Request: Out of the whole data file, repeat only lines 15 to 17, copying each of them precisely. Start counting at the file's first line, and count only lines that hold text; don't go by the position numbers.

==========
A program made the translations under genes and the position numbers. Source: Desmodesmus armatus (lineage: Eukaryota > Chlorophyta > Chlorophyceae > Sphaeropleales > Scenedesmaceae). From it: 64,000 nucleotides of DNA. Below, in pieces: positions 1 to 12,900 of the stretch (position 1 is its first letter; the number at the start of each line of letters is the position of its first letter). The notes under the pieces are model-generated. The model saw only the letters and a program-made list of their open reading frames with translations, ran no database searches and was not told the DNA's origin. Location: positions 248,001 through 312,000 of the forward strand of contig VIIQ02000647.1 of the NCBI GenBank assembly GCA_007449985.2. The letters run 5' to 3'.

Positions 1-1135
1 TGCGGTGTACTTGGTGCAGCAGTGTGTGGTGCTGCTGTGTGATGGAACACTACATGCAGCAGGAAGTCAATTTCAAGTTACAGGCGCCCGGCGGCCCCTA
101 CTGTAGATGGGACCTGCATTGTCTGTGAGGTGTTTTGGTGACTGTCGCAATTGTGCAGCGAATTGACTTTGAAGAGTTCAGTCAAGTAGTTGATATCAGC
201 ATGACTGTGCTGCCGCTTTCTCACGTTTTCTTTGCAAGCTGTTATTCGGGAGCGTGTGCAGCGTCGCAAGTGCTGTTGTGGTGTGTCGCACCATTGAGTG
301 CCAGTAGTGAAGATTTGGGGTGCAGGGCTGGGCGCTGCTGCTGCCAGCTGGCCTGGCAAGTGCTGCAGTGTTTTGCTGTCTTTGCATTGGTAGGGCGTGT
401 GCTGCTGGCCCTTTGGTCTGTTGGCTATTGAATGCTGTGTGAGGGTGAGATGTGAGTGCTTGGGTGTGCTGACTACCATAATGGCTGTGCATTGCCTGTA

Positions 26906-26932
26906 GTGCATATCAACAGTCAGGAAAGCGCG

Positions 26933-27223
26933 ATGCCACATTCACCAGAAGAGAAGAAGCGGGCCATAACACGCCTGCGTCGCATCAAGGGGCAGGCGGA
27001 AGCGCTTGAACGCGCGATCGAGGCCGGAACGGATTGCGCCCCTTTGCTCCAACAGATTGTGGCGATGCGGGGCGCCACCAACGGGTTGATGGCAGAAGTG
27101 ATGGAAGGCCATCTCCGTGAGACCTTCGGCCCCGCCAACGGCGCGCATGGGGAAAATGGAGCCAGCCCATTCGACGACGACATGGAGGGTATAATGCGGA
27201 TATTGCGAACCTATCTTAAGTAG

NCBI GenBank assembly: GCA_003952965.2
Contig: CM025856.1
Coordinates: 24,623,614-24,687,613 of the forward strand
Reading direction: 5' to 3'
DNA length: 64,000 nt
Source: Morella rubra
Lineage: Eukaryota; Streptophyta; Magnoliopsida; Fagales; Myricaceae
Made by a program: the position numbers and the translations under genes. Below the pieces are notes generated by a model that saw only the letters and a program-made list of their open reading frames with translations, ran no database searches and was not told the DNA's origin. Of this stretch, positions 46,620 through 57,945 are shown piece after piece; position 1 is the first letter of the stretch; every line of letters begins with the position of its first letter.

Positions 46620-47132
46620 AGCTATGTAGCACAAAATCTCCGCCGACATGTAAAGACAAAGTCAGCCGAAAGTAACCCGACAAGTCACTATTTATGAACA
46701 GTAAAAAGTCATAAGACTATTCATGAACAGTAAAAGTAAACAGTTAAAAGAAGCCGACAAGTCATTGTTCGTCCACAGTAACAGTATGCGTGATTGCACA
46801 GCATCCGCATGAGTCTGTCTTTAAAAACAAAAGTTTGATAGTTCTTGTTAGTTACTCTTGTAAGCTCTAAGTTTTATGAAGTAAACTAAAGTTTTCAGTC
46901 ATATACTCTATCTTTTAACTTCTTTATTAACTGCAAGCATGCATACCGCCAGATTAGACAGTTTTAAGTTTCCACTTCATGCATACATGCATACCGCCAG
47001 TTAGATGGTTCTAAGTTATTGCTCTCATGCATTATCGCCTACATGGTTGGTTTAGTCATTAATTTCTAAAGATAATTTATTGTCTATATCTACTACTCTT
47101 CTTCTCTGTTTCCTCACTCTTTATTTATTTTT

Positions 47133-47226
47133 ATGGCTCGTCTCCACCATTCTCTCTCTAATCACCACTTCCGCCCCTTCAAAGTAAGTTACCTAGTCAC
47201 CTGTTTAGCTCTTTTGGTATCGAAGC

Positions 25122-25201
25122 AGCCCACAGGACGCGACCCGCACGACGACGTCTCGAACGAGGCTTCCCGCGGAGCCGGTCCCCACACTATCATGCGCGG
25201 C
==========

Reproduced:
NCBI GenBank assembly: GCA_003952965.2
Contig: CM025856.1
Coordinates: 24,623,614-24,687,613 of the forward strand